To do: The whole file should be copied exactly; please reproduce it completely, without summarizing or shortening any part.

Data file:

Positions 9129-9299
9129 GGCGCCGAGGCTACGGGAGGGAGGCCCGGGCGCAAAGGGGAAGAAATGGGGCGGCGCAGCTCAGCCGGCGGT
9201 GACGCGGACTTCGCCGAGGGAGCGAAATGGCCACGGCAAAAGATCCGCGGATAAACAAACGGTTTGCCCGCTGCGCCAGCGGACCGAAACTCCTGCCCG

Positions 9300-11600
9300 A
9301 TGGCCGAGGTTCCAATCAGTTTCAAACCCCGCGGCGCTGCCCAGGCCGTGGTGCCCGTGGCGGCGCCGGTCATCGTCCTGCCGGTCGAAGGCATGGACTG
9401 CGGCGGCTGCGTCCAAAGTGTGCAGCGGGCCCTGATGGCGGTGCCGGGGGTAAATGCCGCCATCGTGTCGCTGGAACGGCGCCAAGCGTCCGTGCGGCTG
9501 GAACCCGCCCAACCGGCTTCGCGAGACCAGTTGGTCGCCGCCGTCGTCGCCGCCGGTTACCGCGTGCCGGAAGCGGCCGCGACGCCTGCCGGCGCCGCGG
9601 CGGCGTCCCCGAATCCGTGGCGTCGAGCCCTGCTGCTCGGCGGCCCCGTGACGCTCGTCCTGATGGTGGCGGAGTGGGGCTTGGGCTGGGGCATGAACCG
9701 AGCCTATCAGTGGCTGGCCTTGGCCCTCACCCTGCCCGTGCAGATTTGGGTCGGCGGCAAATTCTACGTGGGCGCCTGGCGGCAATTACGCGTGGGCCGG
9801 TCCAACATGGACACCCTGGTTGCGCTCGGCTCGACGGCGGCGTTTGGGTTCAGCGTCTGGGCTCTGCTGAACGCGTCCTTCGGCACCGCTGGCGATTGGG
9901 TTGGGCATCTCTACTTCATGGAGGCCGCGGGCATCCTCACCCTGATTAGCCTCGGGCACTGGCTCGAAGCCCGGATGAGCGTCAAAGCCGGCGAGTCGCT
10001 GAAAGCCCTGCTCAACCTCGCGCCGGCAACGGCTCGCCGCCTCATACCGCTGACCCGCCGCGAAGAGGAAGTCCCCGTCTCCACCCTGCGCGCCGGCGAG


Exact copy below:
Positions 9129-9299
9129 GGCGCCGAGGCTACGGGAGGGAGGCCCGGGCGCAAAGGGGAAGAAATGGGGCGGCGCAGCTCAGCCGGCGGT
9201 GACGCGGACTTCGCCGAGGGAGCGAAATGGCCACGGCAAAAGATCCGCGGATAAACAAACGGTTTGCCCGCTGCGCCAGCGGACCGAAACTCCTGCCCG

Positions 9300-11600
9300 A
9301 TGGCCGAGGTTCCAATCAGTTTCAAACCCCGCGGCGCTGCCCAGGCCGTGGTGCCCGTGGCGGCGCCGGTCATCGTCCTGCCGGTCGAAGGCATGGACTG
9401 CGGCGGCTGCGTCCAAAGTGTGCAGCGGGCCCTGATGGCGGTGCCGGGGGTAAATGCCGCCATCGTGTCGCTGGAACGGCGCCAAGCGTCCGTGCGGCTG
9501 GAACCCGCCCAACCGGCTTCGCGAGACCAGTTGGTCGCCGCCGTCGTCGCCGCCGGTTACCGCGTGCCGGAAGCGGCCGCGACGCCTGCCGGCGCCGCGG
9601 CGGCGTCCCCGAATCCGTGGCGTCGAGCCCTGCTGCTCGGCGGCCCCGTGACGCTCGTCCTGATGGTGGCGGAGTGGGGCTTGGGCTGGGGCATGAACCG
9701 AGCCTATCAGTGGCTGGCCTTGGCCCTCACCCTGCCCGTGCAGATTTGGGTCGGCGGCAAATTCTACGTGGGCGCCTGGCGGCAATTACGCGTGGGCCGG
9801 TCCAACATGGACACCCTGGTTGCGCTCGGCTCGACGGCGGCGTTTGGGTTCAGCGTCTGGGCTCTGCTGAACGCGTCCTTCGGCACCGCTGGCGATTGGG
9901 TTGGGCATCTCTACTTCATGGAGGCCGCGGGCATCCTCACCCTGATTAGCCTCGGGCACTGGCTCGAAGCCCGGATGAGCGTCAAAGCCGGCGAGTCGCT
10001 GAAAGCCCTGCTCAACCTCGCGCCGGCAACGGCTCGCCGCCTCATACCGCTGACCCGCCGCGAAGAGGAAGTCCCCGTCTCCACCCTGCGCGCCGGCGAG